In 2014, BCN blogged about Rebecca Friedrichs’s case against a teachers union, Friedrichs v. California Teachers Association. She and other like-minded educators in California don’t want to pay fees to a teachers union that donates money to politicians, especially leftists.
Teachers can opt out of union membership, but they must continue paying fees for collective bargaining as non-members. The group wants the court to strike down this fee requirement.
The U.S. Supreme Court will hear arguments in the Friedrichs case on Monday, January 11. A plaintiff in the case, math teacher Harlan Erlich, wrote an op-ed for the Wall Street Journal. An excerpt:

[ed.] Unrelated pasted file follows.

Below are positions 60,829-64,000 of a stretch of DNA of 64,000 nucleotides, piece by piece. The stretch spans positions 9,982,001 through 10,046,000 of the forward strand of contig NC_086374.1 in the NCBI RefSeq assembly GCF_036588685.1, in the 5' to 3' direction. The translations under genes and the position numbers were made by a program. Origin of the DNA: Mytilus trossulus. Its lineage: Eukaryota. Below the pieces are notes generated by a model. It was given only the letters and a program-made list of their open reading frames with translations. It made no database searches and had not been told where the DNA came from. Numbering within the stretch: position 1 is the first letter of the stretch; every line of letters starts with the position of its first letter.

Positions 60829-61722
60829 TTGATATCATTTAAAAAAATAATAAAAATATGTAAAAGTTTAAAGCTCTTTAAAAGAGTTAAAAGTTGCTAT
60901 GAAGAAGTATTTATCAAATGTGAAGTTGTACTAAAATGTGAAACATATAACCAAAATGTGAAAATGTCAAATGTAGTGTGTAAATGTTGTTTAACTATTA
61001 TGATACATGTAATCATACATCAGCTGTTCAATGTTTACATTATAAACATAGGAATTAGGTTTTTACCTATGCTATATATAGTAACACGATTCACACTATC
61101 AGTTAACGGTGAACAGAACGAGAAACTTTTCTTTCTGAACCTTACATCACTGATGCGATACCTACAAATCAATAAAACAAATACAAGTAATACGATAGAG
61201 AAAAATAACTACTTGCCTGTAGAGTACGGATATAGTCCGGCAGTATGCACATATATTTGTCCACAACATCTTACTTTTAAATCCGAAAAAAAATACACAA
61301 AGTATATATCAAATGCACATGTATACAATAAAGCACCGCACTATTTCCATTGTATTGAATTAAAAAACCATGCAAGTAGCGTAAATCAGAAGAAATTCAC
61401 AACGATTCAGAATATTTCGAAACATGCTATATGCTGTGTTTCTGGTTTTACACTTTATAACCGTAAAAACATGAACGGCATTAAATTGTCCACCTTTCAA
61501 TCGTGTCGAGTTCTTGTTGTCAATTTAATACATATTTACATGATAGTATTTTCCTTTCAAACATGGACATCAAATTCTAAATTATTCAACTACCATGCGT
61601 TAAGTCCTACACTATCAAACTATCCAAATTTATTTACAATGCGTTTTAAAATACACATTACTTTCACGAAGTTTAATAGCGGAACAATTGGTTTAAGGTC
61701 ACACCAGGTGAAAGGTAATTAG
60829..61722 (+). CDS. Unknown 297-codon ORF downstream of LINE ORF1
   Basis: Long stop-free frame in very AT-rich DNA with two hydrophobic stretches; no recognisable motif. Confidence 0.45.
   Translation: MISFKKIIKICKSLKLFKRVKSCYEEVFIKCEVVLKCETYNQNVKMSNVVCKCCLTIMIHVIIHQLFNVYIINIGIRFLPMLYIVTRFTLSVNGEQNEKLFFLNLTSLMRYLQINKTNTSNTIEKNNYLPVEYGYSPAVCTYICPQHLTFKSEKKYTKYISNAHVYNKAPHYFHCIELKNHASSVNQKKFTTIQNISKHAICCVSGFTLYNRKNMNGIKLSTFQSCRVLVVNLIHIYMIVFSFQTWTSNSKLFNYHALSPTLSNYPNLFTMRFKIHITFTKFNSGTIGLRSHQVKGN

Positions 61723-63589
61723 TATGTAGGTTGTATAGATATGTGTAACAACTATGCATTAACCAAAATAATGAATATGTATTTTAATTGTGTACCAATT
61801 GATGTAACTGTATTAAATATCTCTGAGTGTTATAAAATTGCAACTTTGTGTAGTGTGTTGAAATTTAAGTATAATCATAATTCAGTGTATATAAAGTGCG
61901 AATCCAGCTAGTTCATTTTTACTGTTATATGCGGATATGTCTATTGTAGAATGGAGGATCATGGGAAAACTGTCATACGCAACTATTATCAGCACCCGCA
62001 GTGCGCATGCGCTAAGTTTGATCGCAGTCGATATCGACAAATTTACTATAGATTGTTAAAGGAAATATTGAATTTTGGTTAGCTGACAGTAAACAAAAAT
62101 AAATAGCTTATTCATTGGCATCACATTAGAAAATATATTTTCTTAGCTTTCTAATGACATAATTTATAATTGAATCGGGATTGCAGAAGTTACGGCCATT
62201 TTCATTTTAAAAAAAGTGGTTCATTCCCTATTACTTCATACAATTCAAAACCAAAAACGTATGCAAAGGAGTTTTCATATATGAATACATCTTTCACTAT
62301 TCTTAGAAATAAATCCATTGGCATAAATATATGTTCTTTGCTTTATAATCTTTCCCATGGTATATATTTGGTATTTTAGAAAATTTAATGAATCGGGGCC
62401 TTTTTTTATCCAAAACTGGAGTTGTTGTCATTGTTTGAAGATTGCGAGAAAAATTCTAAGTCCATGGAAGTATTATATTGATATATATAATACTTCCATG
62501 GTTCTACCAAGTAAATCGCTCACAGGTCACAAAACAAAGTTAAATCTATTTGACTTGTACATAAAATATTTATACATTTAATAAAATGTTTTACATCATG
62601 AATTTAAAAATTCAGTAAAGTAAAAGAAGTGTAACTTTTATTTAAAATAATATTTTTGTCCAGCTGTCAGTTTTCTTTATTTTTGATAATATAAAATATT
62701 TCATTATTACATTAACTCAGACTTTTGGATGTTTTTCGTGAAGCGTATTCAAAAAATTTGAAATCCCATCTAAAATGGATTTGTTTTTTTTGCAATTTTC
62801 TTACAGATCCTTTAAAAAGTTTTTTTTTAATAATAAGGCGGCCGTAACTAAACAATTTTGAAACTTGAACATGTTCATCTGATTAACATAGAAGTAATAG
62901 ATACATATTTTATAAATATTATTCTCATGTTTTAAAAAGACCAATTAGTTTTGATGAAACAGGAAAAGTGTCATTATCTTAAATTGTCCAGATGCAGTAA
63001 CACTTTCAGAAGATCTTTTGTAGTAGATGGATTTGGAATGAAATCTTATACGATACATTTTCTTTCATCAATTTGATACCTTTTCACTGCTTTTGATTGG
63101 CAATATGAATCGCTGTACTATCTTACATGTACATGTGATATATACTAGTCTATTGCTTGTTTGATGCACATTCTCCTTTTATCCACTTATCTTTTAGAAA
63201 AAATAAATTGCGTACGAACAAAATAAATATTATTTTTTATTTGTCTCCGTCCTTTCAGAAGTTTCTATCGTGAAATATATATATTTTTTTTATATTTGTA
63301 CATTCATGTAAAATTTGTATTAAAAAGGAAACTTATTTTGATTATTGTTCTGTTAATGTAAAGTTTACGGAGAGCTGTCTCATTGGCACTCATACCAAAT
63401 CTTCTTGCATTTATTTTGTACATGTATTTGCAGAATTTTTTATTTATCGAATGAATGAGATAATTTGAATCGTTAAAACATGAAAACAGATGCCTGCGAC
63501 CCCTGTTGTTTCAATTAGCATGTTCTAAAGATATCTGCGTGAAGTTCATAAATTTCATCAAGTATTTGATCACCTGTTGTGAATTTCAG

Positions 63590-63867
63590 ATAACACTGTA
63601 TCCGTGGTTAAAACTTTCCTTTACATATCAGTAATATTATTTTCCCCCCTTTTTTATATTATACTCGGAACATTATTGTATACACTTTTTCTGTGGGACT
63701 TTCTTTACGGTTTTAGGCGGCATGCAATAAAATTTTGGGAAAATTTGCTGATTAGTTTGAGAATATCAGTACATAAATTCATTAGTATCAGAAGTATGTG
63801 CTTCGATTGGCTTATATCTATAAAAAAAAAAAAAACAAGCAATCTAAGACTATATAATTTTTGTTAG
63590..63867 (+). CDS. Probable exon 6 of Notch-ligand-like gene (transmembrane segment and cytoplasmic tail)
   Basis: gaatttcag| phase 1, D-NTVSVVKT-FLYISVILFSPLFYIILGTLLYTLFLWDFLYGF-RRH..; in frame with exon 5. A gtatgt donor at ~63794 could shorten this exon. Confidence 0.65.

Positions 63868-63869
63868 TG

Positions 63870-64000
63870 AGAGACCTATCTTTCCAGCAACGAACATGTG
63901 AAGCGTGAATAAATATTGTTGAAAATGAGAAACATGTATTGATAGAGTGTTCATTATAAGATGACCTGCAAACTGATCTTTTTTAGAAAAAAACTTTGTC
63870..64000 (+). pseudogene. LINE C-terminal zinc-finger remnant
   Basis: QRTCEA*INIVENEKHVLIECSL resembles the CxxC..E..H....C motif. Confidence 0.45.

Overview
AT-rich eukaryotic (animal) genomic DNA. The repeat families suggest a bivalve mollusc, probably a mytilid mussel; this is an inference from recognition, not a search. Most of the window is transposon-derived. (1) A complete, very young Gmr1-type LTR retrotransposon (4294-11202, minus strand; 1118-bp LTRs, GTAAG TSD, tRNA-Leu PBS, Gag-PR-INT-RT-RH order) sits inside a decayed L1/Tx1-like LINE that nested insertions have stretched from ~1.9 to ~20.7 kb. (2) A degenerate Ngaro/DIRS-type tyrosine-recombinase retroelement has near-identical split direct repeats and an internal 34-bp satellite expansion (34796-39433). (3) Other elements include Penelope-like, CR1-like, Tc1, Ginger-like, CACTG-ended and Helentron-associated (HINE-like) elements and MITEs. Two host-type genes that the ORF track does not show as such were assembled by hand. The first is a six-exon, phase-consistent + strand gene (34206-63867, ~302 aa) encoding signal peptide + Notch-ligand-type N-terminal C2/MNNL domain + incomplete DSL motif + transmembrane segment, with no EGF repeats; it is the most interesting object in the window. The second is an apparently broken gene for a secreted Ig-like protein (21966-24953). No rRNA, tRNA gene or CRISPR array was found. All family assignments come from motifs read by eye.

I was a member of the union for years and even served as a union representative. But the union never played an important role in my school. When most teachers sought guidance, they wanted help in the classroom and on how to excel at teaching. The union never offered this pedagogic aid.
Instead, the union focused on politics. I remember a phone call I received before a major election from someone in the union. It was a “survey,” asking teachers whether they would vote for so-and-so if the election were held tomorrow. I disagreed with every issue and candidate the union was promoting. After that conversation, I thought about what the union represents. Eventually, I realized that my dues—about $1,000 a year—went toward ideas and issues that ran counter to my beliefs.
Erlich described how onerous it was to opt out of paying dues.
Also see this article at the Center for Individual Rights.